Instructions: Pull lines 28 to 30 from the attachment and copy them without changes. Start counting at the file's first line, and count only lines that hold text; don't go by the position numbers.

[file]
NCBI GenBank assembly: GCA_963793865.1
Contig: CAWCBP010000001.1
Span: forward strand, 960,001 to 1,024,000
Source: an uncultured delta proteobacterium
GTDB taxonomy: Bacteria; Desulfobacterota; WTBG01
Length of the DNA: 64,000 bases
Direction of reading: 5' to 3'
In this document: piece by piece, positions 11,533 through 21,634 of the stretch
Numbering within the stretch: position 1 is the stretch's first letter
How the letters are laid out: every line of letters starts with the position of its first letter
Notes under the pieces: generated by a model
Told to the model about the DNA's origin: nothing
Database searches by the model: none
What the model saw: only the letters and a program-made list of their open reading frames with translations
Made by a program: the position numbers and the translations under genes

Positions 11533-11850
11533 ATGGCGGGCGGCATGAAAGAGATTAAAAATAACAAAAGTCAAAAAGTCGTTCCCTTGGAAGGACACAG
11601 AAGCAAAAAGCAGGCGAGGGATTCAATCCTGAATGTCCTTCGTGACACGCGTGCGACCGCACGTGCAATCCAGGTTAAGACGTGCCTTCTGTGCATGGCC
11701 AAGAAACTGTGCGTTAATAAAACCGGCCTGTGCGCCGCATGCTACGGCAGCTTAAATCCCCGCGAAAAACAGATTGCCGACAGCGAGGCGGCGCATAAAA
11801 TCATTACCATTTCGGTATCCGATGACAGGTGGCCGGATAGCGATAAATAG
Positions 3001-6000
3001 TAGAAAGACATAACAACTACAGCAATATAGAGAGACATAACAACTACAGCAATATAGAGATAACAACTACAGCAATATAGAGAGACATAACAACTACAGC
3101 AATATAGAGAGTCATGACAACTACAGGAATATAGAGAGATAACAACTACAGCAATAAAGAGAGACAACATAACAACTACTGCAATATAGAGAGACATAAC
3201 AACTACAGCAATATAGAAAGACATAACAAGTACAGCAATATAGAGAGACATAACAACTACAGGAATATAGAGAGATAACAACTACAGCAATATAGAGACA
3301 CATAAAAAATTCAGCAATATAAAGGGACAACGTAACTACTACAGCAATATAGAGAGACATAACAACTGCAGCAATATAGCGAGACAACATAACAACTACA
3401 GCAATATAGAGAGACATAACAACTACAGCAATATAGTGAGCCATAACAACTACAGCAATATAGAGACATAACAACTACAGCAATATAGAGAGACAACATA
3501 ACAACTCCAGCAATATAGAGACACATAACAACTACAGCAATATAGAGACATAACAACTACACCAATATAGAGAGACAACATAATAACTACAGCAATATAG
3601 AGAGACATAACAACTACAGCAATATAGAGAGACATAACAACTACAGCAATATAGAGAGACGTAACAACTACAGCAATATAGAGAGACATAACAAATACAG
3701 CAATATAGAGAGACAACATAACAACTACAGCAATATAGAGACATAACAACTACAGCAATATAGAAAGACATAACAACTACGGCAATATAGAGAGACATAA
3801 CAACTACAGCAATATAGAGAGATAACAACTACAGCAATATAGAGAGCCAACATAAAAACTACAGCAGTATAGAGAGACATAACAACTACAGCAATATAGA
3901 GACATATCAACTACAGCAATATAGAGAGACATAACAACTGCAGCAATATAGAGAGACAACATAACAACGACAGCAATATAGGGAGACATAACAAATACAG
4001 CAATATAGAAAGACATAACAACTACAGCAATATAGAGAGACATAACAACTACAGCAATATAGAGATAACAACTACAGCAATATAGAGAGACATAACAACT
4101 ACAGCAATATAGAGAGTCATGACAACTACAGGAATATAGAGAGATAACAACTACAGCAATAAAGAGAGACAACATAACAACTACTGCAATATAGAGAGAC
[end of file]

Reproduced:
3601 AGAGACATAACAACTACAGCAATATAGAGAGACATAACAACTACAGCAATATAGAGAGACGTAACAACTACAGCAATATAGAGAGACATAACAAATACAG
3701 CAATATAGAGAGACAACATAACAACTACAGCAATATAGAGACATAACAACTACAGCAATATAGAAAGACATAACAACTACGGCAATATAGAGAGACATAA
3801 CAACTACAGCAATATAGAGAGATAACAACTACAGCAATATAGAGAGCCAACATAAAAACTACAGCAGTATAGAGAGACATAACAACTACAGCAATATAGA